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. Last Updated: 07/27/2016

Anti-Semitism Ignored

The leader of Russia's Jewish community, Misha Chlenov, has met Helmut Kohl of Germany, Yitzhak Rabin of Israel, and is hoping to meet Bill Clinton when he comes to Moscow this week.


But he can't get in to see the leader of his own country, Boris Yeltsin.


Since he took office, President Yeltsin has made a point of avoiding Jewish issues; his blanket silence on burgeoning anti-Semitism and racism here has repercussions not only for the more than 1 million Russian Jews, but for all those invested in the idea of democracy in Russia.


While institutionalized anti-Semitism greatly decreased in 1993, the government's hands-off approach to racism resulted in a bumper-crop of individual anti-Semitic acts. Moscow's central Jewish synagogue, the Chorale synagogue on Ulitsa Arkhipova, was twice attacked in broad daylight by vandals who smashed windows with rocks and drew swastikas; the synagogue now has posted a full-time guard.


Historic Jewish cemeteries in Nizhny Novgorod, Yekaterinburg and St. Petersburg were leveled by vandals during Orthodox Easter. And in a suburban Moscow court, a local judge indicated she was afraid to issue an opinion denouncing the infamous, widely disseminated forgery "Protocols of the Elders of Zion" -- which originated in Russia -- as anti-Semitic for fear of turning a civil libel case into a political spectacle.


This year is already off to an ominous start with a fire that virtually destroyed Moscow's Marina Roshcha synagogue, a wooden structure that had stood for 70 years and the only Jewish house of prayer erected in the Soviet Union after the Bolshevik revolution. Anti-Semitic graffiti, including the slogan "Death to the Jews" and a drawing of an ax were found nearby.


Firefighters and the synagogue's Lubavitch rabbi, Berel Lazar of New York, are now convinced the blaze was the work of an arsonist. But the city of Moscow seems loath to undertake a full investigation. The synagogue blaze came only a week after a fire started in a Lubavitch Jewish day school in Moscow.


One can imagine the outcry by public officials in New York, for example, had the Park Avenue synagogue been torched by arsonists. But in Russia, at all these critical moments, Yeltsin and his aides have remained silent and aloof, a sin of omission that sends a message throughout the country that acts of violence toward Jews will go unpunished.


If he sanctioned the renewal of Jewish life here after years of forced atheism under the Communist regime, Yeltsin, like his counterparts in the West, surely would have spoken up. Instead, unlike Francois Mitterrand, who led a massive protest march after the desecration in 1991 of the Jewish cemetery at Carpentras, France, Yeltsin opted for invisibility. His fear of confronting these issues, however, leaves Russia's Jews with the feeling that they are sitting ducks and certainly will propel greater emigration to Israel and America.


Those who are determined to stay in Russia and fight for the revival of the Jewish community here are hassled. The first Jewish woman to be elected to parliament, Alla Gerber, who started her term in the Duma this week, reports she is continually receiving threatening phone calls from extremists asking: "Are you still alive?"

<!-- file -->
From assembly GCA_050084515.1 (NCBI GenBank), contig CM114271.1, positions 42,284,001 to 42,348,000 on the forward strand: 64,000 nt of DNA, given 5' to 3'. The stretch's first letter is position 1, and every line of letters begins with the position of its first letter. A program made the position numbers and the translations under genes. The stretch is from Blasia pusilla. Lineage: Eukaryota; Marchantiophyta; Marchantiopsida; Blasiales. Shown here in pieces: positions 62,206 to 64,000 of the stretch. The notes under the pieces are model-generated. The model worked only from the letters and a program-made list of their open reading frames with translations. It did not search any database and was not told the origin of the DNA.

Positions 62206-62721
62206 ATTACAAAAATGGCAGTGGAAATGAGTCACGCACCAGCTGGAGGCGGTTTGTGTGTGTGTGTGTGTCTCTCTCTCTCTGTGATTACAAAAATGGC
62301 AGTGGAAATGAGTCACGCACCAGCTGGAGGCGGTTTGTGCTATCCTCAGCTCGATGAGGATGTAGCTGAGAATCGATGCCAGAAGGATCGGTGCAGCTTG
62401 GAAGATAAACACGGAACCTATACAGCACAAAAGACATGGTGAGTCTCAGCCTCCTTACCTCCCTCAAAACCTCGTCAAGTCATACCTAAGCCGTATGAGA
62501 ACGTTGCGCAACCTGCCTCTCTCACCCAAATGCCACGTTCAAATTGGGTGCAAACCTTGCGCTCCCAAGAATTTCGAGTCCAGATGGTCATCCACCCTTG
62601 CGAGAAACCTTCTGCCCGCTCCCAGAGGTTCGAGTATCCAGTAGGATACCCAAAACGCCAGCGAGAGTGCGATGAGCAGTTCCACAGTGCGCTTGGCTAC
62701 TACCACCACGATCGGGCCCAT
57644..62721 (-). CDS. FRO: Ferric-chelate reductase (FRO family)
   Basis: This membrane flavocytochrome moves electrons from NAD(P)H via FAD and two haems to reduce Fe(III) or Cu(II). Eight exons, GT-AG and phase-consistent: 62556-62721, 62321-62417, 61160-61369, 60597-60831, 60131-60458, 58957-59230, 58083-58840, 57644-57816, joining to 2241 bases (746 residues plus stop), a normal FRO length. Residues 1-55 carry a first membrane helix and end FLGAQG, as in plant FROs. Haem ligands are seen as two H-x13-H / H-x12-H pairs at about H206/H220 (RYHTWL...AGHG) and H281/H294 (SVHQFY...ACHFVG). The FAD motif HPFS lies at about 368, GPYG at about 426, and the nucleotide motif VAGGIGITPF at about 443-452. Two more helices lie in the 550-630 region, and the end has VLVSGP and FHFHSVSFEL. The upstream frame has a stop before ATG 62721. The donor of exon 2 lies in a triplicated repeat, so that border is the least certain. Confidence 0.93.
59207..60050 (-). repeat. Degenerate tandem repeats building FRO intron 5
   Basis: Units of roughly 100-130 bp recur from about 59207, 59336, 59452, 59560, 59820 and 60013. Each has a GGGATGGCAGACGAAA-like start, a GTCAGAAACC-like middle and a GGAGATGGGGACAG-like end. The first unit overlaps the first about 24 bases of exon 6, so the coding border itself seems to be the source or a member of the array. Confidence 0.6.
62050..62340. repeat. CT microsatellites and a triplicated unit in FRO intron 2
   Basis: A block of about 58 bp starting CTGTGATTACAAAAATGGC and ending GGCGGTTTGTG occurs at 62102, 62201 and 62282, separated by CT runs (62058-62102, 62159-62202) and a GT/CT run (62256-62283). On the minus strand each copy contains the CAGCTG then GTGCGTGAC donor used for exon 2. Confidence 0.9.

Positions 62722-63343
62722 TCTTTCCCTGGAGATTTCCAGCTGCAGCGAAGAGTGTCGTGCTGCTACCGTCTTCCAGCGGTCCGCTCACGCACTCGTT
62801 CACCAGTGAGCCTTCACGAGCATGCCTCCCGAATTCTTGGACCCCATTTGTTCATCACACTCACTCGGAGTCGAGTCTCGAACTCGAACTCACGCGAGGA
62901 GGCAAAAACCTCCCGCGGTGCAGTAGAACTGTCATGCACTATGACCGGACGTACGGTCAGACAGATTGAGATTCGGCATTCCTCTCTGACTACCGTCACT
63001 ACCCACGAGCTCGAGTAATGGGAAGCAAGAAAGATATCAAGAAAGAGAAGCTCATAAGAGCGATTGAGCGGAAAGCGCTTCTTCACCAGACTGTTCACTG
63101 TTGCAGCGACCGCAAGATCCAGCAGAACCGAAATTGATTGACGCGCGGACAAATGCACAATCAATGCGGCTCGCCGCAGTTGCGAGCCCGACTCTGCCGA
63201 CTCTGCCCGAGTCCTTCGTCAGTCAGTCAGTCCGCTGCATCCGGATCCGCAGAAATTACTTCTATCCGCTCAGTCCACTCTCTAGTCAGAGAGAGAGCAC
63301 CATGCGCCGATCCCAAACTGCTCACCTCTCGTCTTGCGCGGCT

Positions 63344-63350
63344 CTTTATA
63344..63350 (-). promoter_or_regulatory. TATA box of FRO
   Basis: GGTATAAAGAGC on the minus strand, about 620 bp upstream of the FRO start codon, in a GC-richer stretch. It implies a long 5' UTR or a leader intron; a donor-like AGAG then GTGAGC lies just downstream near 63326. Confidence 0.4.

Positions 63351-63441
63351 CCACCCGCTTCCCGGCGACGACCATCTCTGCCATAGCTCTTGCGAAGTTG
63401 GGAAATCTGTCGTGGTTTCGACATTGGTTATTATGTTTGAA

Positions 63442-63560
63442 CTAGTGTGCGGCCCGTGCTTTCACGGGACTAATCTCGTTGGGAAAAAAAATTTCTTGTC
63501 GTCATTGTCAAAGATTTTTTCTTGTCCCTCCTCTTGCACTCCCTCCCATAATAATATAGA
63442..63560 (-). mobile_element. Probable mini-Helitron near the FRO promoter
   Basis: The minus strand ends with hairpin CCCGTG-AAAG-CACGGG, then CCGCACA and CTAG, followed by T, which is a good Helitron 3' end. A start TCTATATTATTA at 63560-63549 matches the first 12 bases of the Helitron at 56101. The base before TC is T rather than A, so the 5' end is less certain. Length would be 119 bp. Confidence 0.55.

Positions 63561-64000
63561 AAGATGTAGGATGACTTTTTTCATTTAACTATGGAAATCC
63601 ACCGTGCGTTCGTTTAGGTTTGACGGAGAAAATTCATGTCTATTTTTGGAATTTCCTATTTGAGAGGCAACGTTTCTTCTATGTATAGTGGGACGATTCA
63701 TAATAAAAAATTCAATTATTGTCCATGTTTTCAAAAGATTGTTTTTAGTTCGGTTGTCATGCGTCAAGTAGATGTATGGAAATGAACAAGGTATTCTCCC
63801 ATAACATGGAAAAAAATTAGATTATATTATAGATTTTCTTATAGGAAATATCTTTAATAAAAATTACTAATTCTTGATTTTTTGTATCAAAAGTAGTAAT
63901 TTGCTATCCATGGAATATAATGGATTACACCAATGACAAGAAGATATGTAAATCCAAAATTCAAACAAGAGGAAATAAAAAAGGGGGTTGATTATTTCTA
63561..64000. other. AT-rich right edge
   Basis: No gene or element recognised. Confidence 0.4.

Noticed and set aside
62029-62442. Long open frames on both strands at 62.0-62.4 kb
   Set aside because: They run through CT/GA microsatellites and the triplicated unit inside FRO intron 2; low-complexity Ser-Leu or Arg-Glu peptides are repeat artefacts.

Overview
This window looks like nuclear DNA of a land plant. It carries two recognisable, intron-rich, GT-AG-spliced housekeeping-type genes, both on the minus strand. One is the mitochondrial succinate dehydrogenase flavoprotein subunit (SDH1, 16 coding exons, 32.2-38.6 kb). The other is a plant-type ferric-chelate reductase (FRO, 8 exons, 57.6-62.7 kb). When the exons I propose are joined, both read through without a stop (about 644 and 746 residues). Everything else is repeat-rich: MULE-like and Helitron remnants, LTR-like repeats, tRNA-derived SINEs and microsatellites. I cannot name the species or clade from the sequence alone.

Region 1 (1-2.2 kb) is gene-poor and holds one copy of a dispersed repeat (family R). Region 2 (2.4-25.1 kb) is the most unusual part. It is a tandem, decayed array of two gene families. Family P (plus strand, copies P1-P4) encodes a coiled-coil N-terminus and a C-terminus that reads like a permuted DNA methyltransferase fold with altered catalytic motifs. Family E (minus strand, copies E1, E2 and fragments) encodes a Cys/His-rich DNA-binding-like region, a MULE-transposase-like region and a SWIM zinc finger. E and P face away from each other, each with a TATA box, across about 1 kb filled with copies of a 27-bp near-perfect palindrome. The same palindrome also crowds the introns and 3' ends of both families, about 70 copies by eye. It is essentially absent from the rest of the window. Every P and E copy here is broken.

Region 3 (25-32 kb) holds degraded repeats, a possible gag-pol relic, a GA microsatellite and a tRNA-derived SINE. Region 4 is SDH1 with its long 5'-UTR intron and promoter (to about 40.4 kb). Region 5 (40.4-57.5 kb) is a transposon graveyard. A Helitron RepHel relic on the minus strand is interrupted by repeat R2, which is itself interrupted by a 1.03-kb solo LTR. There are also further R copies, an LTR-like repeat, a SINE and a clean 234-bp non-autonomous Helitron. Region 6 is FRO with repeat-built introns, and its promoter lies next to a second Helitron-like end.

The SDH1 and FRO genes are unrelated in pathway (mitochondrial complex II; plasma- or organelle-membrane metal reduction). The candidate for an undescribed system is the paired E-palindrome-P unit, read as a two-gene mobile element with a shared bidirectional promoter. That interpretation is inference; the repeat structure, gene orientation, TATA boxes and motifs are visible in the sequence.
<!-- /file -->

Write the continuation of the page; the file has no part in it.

Gerber, along with other human rights activists, is convinced that Yeltsin's silence paved the way for the increased popularity of fascist groups here, as evinced by the results of last month's parliamentary elections.


Clearly, the Russian president's decision to avoid Jewish issues has consequences on the political level. Yeltsin's tolerance of racism has made xenophobia accepted in political rhetoric, employed by all parties.


The word "Jew" in Russia never was and is not now a neutral term. It is an insult, meaning on the grass-roots level "alien" and on the political level "occupier" or "member of the international American Jewish Zionist Mason conspiracy that intends to subjugate the Russian people, rape the land and sell off mineral resources."


When the president's opponents want to brand him a traitor who is selling out the country to foreigners, they use short-hand.


They call him not Boris, but "Barukh" Yeltsin, implying he has sold out to Jews. They don't need to explain the nickname; everyone knows what it means.


To all of this Yeltsin has answered with three little words. Asked at a recent press conference if, in the wake of the ultranational and anti-Semitic Vladimir Zhirinovsky's advent to parliament, the president finally is prepared publicly to denounce anti-Semitism, a visibly discomfited Mr. Yeltsin replied: "I guarantee it."


What or whom Yeltsin intends to guarantee is unclear. In a country that has a history of scapegoating Jews -- from the Black Hundred pogroms to Stalin's Doctor's Plot, from the Mendel Beilis case to the blood libel charge against Hasidic Jews leveled last year by Pravda -- such ambiguity has dangerous precedents.


Perhaps the visit this week of President Bill Clinton will help Yeltsin clarify his position. Jewish leaders here have requested a meeting with Clinton and have invited him to tour the ashen wreckage of the Marina Roshcha synagogue, requests which the Russian president himself seems unprepared to honor.


If he accepts the invitation, Clinton will do more than recognize Russia's Jewish community. He will provide an example to Yeltsin that in democratic administrations, racism directed at any minority group is intolerable.





Natasha Singer is Moscow Bureau Chief of the Forward. She contributed this comment to The Moscow Times.